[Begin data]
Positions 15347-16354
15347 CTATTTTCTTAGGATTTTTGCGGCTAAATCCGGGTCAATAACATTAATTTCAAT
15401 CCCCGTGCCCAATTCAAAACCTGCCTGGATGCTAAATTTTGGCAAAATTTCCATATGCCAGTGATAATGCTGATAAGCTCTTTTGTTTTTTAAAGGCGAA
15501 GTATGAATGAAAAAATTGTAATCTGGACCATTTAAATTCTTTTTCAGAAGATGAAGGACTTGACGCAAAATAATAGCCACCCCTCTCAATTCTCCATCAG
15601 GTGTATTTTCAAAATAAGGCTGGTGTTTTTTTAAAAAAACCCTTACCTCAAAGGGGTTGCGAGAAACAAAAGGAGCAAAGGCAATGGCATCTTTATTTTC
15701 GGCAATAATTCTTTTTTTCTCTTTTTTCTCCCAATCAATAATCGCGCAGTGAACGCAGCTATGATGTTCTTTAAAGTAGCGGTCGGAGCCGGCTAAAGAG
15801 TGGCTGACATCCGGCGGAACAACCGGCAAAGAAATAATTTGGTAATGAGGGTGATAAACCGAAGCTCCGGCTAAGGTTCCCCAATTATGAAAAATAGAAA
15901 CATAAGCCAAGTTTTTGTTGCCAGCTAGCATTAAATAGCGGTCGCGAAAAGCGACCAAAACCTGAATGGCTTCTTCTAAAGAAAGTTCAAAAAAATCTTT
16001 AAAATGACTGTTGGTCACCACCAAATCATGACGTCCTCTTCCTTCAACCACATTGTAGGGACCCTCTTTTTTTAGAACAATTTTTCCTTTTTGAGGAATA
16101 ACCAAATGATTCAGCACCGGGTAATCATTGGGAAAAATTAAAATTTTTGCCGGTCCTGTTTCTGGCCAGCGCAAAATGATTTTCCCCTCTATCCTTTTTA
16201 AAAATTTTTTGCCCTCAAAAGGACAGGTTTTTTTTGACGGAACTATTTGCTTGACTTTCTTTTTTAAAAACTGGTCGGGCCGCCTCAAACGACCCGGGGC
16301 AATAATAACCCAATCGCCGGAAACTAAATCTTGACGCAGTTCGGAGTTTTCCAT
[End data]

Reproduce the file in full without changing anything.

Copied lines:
Positions 15347-16354
15347 CTATTTTCTTAGGATTTTTGCGGCTAAATCCGGGTCAATAACATTAATTTCAAT
15401 CCCCGTGCCCAATTCAAAACCTGCCTGGATGCTAAATTTTGGCAAAATTTCCATATGCCAGTGATAATGCTGATAAGCTCTTTTGTTTTTTAAAGGCGAA
15501 GTATGAATGAAAAAATTGTAATCTGGACCATTTAAATTCTTTTTCAGAAGATGAAGGACTTGACGCAAAATAATAGCCACCCCTCTCAATTCTCCATCAG
15601 GTGTATTTTCAAAATAAGGCTGGTGTTTTTTTAAAAAAACCCTTACCTCAAAGGGGTTGCGAGAAACAAAAGGAGCAAAGGCAATGGCATCTTTATTTTC
15701 GGCAATAATTCTTTTTTTCTCTTTTTTCTCCCAATCAATAATCGCGCAGTGAACGCAGCTATGATGTTCTTTAAAGTAGCGGTCGGAGCCGGCTAAAGAG
15801 TGGCTGACATCCGGCGGAACAACCGGCAAAGAAATAATTTGGTAATGAGGGTGATAAACCGAAGCTCCGGCTAAGGTTCCCCAATTATGAAAAATAGAAA
15901 CATAAGCCAAGTTTTTGTTGCCAGCTAGCATTAAATAGCGGTCGCGAAAAGCGACCAAAACCTGAATGGCTTCTTCTAAAGAAAGTTCAAAAAAATCTTT
16001 AAAATGACTGTTGGTCACCACCAAATCATGACGTCCTCTTCCTTCAACCACATTGTAGGGACCCTCTTTTTTTAGAACAATTTTTCCTTTTTGAGGAATA
16101 ACCAAATGATTCAGCACCGGGTAATCATTGGGAAAAATTAAAATTTTTGCCGGTCCTGTTTCTGGCCAGCGCAAAATGATTTTCCCCTCTATCCTTTTTA
16201 AAAATTTTTTGCCCTCAAAAGGACAGGTTTTTTTTGACGGAACTATTTGCTTGACTTTCTTTTTTAAAAACTGGTCGGGCCGCCTCAAACGACCCGGGGC
16301 AATAATAACCCAATCGCCGGAAACTAAATCTTGACGCAGTTCGGAGTTTTCCAT